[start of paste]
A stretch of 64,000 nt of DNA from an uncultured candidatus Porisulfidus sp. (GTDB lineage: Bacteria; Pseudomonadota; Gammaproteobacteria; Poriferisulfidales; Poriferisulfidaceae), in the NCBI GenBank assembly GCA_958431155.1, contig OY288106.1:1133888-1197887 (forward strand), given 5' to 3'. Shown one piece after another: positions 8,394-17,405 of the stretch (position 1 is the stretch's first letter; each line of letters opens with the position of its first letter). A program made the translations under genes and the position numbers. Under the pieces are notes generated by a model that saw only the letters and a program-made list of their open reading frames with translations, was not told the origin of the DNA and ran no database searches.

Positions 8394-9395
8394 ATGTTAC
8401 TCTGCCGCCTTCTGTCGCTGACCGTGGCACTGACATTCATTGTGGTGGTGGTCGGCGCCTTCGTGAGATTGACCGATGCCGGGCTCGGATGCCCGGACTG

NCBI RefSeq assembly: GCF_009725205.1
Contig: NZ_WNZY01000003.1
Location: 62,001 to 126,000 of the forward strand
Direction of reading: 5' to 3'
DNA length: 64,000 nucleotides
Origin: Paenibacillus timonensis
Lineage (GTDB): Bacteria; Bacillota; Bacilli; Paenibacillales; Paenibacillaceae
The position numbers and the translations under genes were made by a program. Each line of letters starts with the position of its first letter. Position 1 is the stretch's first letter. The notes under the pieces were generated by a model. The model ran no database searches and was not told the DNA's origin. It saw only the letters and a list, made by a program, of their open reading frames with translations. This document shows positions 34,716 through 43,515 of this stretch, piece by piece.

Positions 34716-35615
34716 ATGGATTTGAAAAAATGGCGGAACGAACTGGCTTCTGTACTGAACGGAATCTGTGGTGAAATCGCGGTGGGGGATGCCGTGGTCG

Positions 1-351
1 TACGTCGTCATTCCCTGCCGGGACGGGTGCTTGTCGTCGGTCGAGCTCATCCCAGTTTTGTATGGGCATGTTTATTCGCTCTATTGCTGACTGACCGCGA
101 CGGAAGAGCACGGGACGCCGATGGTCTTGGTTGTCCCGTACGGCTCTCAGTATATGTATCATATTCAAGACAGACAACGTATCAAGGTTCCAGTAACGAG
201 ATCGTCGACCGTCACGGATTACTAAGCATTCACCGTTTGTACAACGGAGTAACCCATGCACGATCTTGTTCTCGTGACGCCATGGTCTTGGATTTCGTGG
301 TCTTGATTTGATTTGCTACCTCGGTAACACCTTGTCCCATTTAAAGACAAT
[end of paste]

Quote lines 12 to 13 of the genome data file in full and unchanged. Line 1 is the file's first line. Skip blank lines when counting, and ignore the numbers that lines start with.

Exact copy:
The position numbers and the translations under genes were made by a program. Each line of letters starts with the position of its first letter. Position 1 is the stretch's first letter. The notes under the pieces were generated by a model. The model ran no database searches and was not told the DNA's origin. It saw only the letters and a list, made by a program, of their open reading frames with translations. This document shows positions 34,716 through 43,515 of this stretch, piece by piece.

Positions 34716-35615